Great Lakes Moment is a monthly column written by Great Lakes Now contributor John Hartig. Publishing the author’s views and assertions does not represent endorsement by Great Lakes Now or Detroit Public Television.
Most people remember John Conyers Jr. as a civil and human rights champion.
Conyers was the longest-serving African American member of Congress in U.S. history, the co-founder of the Congressional Black Caucus, a co-sponsor of the Voting Rights Act of 1965, the first African American to chair the Judiciary Committee and a congressman who helped lead a 15-year struggle to create a national holiday in the name of the Rev. Dr. Martin Luther King Jr.
He passed away on Oct. 27 at the age of 90.
Indeed, Conyers was revered by many for championing civil rights, hiring civil rights activist Rosa Parks—who worked in his Detroit office for 20 years—and for long-championing Medicare for All. There is no doubt that Conyers touched many lives across the country and around the world through his efforts to protect civil and human rights.
But less known are his long-standing efforts to protect the environment for all.
During his 53-year career as a lawmaker, he co-sponsored 228 bills on environmental protection and 249 bills on protection of public lands and natural resources. He was an original co-sponsor of the Clean Water Act—one of the most important and far-reaching environmental statutes ever passed by the U.S. Congress.
Other examples of environmental and conservation laws co-sponsored by Conyers include: the Michigan Wilderness Act of 1987, the Michigan Scenic Rivers Act of 1991 and the Detroit River International Wildlife Refuge Establishment Act of 2001.
In a 2016 interview with Food & Water Watch in Washington, D.C., Conyers noted:
“Decades of underinvestment have made water a luxury for far too many. We have seen the repercussions of inaction in places like Flint and Washington, D.C. where children were poisoned by lead; and in Detroit, where decades of delayed maintenance have led to widespread water shutoffs. I introduced the Water Affordability, Transparency, Equity and Reliability Act because our children, families and communities deserve access to clean, safe drinking water and that starts with making the proper investments in our critical water infrastructure.”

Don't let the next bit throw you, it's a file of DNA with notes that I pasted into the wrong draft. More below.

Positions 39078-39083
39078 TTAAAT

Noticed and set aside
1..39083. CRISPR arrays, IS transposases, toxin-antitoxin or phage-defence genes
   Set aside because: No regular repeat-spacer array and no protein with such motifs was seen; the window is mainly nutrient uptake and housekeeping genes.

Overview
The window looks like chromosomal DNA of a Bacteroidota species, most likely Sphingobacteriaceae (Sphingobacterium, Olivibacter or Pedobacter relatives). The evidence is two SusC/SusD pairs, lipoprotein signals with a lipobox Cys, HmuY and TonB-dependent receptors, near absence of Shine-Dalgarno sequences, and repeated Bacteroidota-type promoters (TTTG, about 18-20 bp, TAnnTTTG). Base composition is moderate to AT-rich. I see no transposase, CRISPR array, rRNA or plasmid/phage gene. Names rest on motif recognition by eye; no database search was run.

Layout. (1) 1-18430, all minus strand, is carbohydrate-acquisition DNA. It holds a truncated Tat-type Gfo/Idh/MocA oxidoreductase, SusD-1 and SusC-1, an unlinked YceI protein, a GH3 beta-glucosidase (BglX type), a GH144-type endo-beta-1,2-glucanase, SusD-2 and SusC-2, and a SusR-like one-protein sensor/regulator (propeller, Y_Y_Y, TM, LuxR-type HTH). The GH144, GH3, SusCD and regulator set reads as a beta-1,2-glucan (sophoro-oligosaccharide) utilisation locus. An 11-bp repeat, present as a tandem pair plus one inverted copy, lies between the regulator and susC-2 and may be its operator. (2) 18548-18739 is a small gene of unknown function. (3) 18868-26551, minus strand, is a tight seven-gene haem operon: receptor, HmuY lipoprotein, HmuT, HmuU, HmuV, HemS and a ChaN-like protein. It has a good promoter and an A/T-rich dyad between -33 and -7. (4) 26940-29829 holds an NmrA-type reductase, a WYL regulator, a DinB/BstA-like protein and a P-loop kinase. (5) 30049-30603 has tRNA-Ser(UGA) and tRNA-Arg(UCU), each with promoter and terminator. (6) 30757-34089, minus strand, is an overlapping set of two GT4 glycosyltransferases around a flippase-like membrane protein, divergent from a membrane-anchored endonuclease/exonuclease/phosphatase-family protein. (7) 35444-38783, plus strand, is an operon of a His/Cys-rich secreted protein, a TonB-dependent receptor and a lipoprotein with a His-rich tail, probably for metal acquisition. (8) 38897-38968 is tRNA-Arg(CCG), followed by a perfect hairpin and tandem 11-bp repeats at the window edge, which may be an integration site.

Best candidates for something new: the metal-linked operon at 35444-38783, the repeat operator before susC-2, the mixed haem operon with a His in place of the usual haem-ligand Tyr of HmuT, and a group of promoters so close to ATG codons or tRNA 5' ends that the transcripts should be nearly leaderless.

John Conyers supported efforts to help secure federal funding for the Detroit RiverWalk and ensure that it would be a gathering place for all. He also enjoyed engaging with children including in the Detroit Riverfront Conservancy’s summer literacy program, Reading & Rhythm on the Riverfront.
John Conyers not only supported the late Rep. John Dingell in his efforts to legislatively create the Detroit River International Wildlife Refuge, but helped secure early funding for cleanup of an industrial brownfield site that has today become the gateway to the international wildlife refuge and the home of the refuge’s visitor center that will open in the spring of 2020.
In 2006, Rep. John Conyers, Rep. John Dingell and Sen. Carl Levin celebrated the spawning of lake whitefish in the Detroit River for the first time since 1916 in a public event for school children. In 2007, Conyers and Dingell celebrated a new wildlife observation deck at the refuge’s Humbug Marsh – the last mile of natural shoreline on the U.S. mainland of the Detroit River and the cornerstone of the Detroit River International Wildlife Refuge.
Conyers always cared deeply about engaging children in environmental protection and natural resource conservation, all part of his belief in human rights for all.
It was an honor for me to know and work with Rep. John Conyers on environmental and conservation issues in metropolitan Detroit for over 20 years.
It has been often said that Rep. John Conyers fought with vigor and empathy for people who were left out and left behind. This included children and providing for them a clean, healthy and safe environment essential to fulfill human aspirations and to live with dignity.
Featured Image: Congressman John Conyers participates in Reading and Rhythm for children on the Detroit RiverWalk, 2015, Photo by Detroit Riverfront Conservancy
Great Lakes Now contributor John Hartig is a board member at the Detroit Riverfront Conservancy. He serves as the Great Lakes Science-Policy Advisor for the International Association for Great Lakes Research and has written numerous books and publications on the environment and the Great Lakes. Hartig also helped create the Detroit River International Refuge, where he worked as the refuge manager until his retirement.